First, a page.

--Enrico Fermi, 1950
If we subscribe to the conventional interpretation of the Fermi Paradox (a thought experiment that forces us to struggle with the prospect of a Cosmos largely devoid of intelligent life), it would seem we're indeed alone, at least insofar as we have any hope of making contact with interstellar neighbors. But what exactly is the Fermi Paradox? And does it necessarily imply that we're a freak of stellar and biological evolution, potentially the only intelligent species in the universe?
Physicist Enrico Fermi's vaunted "paradox" began as an off-the-cuff thought experiment. If the galaxy is suited for the emergence of life and intelligence, Fermi asked, then why do we fail to readily detect the handiwork of extraterrestrial species? After all, according to the wisdom of his era, expansion into space seemed near-inevitable. And if humans were poised to become a multi-planet species, then certainly aliens had accomplished the same feat long before we arrived on the stage, perhaps transcending their home solar systems in favor of interstellar colonization and mind-boggling feats of "astro-engineering." (Fermi would probably have been hard-pressed to imagine an early 21st century bereft of Mars colonization, let alone the demise of the Apollo program.)
Today, Fermi's query has attained the status of a cosmic statute, especially among theorists convinced that intelligent life is witheringly rare. Proponents of the Anthropic Cosmological Principle, for instance, believe the universe shows unmistakable evidence of existential "fine tuning," presumably to allow the existence of human life. (An engaging alternative is that the universe is as we perceive it because, if it were otherwise, its history would have precluded our evolution and we simply wouldn't be here. More recently, cosmologists have speculated that we might inhabit a "multiverse" comprised of an infinite number of universes, all governed by variations of the laws of physics as we know them. If such is the case, we shouldn't be especially surprised to find that physical laws seem "fine-tuned" for our existence, as our universe would be one of many: a cosmic jackpot well within the realm of probability.)
Despite the emphasis routinely placed on Fermi's famed quip, there's no evidence that Fermi himself ever intended it to be anything more than a useful thought experiment. He wasn't condemning the existence of extraterrestrial intelligence so much as speculating on the form alien intelligence might take -- and challenging his colleagues to devise ways in which potential civilizations might be detected.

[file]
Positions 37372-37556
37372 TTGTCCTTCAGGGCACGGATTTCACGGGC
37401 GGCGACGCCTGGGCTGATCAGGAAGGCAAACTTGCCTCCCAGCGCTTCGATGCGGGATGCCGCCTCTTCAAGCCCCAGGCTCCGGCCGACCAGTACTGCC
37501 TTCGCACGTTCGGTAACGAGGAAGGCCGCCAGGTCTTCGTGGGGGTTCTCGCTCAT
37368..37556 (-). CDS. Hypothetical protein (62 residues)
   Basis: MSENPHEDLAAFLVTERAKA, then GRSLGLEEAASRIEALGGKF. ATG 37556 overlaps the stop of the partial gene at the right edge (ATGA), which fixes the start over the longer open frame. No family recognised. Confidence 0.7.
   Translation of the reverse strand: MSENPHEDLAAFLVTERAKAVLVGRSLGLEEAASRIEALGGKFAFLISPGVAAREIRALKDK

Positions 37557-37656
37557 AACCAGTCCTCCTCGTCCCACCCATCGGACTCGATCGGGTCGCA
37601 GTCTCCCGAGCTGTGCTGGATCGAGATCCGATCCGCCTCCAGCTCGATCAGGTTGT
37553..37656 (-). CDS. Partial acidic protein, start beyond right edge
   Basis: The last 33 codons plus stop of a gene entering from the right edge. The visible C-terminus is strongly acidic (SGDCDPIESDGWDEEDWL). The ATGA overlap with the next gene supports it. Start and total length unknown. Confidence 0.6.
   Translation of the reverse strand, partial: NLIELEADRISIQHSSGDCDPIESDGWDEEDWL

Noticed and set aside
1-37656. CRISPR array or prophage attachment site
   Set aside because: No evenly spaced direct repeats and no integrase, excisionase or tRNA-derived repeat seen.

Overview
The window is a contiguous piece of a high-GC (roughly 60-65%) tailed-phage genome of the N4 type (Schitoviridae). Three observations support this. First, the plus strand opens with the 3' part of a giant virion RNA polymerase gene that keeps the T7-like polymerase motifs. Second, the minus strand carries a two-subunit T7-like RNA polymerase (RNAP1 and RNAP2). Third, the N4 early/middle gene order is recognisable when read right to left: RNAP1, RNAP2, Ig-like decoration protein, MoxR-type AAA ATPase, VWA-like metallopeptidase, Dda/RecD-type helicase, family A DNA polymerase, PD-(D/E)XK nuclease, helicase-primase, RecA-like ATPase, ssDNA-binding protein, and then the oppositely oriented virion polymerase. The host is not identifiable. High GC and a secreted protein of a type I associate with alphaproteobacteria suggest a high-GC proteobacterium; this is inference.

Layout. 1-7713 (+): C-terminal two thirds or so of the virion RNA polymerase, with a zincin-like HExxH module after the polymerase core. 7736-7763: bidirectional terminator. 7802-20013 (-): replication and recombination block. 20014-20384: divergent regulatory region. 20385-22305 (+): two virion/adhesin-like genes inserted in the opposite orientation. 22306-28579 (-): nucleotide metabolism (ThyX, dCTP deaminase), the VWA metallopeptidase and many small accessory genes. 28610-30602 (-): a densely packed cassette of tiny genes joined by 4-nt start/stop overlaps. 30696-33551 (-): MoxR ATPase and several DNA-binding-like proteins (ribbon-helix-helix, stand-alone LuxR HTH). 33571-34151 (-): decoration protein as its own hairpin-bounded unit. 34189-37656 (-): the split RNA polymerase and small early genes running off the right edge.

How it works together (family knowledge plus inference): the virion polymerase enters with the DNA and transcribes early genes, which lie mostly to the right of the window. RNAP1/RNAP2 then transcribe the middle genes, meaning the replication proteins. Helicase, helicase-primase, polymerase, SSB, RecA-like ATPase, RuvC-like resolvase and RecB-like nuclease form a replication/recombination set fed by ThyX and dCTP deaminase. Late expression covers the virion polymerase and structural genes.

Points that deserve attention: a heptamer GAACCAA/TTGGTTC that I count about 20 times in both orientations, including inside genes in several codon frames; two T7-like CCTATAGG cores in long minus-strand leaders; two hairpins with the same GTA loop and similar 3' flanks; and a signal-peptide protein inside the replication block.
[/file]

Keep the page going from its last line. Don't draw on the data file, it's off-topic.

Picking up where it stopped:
In many important respects, Fermi's challenge has been neglected by science; we have yet to rise to the task of envisioning truly alien aliens. Too often, the extraterrestrials envisioned by SETI researchers are little more than simple extrapolations of ourselves, encumbered by human priorities, human psychology and even human economics.
But even Fermi's hunch that intelligent species will in some way make themselves visible to us is necessarily anthropomorphic; in reality, extraterrestrials might have better things to do, even if they're very much aware of our presence. (As argued in prior posts, revealing themselves -- whether to us or to the galaxy at large--might prove incredibly silly or even fatal.)
In part, we long for hard evidence that we're not alone not because we want to know that our own civilization can endure the long, hard centuries to come. The evident silence that greets our radio telescopes, far from proof that our universe is unreasonably hostile to life or that aliens succumb to disasters of their own making, is a mute challenge. Fermi's question remains relevant -- just not in the way some experts would have us believe.
This piece originally appeared at aboutSETI.com.